That's my reward for getting
involved in a school project.

My parents want me
to have some balance in my life,

do something for other people.

I knew I'd get to the bottom
of this sooner of later.

So, I'll see you
at school tomorrow?


Let me know
when you can go out with me.


Good night.

Good night.

Oh, yes!

We're sorry.
You have reached a number

that is disconnected
or no longer in service.

If you feel you have reached
this recording in error...

Oh, hi, Martin.

Were you
looking for Lucy?

Uh, no. This time,
I'm looking for you.

I know you know.
I know everyone knows.

Does your dad know?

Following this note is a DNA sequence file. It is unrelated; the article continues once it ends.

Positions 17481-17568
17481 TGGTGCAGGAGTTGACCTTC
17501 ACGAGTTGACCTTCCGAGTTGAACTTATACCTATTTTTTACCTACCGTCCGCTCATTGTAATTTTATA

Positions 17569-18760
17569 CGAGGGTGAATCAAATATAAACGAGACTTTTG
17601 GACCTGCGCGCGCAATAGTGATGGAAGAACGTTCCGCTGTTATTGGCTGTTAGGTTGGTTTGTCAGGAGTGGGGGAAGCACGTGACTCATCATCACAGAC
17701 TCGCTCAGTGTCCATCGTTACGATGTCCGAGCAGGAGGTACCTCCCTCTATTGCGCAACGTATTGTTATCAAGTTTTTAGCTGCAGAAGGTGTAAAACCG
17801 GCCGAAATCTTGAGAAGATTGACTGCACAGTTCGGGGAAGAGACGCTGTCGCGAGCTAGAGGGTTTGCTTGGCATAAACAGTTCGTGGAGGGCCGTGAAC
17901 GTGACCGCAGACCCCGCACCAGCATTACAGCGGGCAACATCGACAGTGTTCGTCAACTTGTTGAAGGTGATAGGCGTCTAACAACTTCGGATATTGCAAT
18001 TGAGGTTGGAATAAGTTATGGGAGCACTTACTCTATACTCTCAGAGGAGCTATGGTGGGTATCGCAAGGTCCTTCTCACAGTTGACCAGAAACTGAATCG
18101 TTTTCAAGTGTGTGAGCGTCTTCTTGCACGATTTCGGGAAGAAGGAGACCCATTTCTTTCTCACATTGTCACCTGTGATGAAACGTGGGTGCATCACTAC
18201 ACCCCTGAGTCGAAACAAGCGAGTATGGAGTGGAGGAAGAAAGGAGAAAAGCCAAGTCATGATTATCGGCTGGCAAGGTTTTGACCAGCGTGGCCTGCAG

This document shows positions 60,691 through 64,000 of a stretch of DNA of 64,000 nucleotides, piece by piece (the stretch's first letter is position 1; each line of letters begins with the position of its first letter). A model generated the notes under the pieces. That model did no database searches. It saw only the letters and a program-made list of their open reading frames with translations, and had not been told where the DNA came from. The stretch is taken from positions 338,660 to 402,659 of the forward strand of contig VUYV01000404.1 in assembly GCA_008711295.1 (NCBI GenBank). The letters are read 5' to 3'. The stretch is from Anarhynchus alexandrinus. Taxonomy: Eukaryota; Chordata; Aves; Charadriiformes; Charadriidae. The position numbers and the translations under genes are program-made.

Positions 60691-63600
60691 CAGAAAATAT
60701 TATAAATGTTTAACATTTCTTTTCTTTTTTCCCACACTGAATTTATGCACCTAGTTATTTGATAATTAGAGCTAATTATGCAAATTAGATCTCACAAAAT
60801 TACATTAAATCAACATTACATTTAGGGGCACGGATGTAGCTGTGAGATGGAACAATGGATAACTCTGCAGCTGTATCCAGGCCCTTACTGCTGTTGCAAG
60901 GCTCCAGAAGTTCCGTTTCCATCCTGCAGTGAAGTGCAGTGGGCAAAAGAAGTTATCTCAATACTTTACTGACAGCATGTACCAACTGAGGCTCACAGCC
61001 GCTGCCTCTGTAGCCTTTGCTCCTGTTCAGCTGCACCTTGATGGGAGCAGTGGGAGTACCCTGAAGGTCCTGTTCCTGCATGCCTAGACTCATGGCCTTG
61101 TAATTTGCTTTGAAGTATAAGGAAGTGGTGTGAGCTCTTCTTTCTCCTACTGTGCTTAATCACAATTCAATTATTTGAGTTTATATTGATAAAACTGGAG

Did you tell him?

Are you okay?

I just-I just lied to him.

I told him
I joined the Marines.

I-I can't.

I can't tell him.

And-And I can't
have Lucy tell him.

He'd take it better
coming from a man.

You tell him.

Well, it's okay, Martin.

You're a man.

I'll help you to tell him.


Thanks for coming over.

So, my son's
joining the marines.

There are
worse things, huh?

Let's talk about that.

Oh, so there are
worse things.

There's more?

There's more.

You know, no matter how close
a father and son are,

some conversations are just
more difficult than others,

and this one's
especially difficult.

Martin asked if I could
be here, just for support,

in case he needs help.

I'm sorry.

That's okay, son.

There's no shame
in asking for help.

I'm just
a little confused.

I thought you did a pretty good
job breaking the news to me.

That wasn't what I
wanted to tell you.

You didn't want to tell me
you were joining the marines?

He didn't
join the marines.

Then why did you
tell me that?

You said it,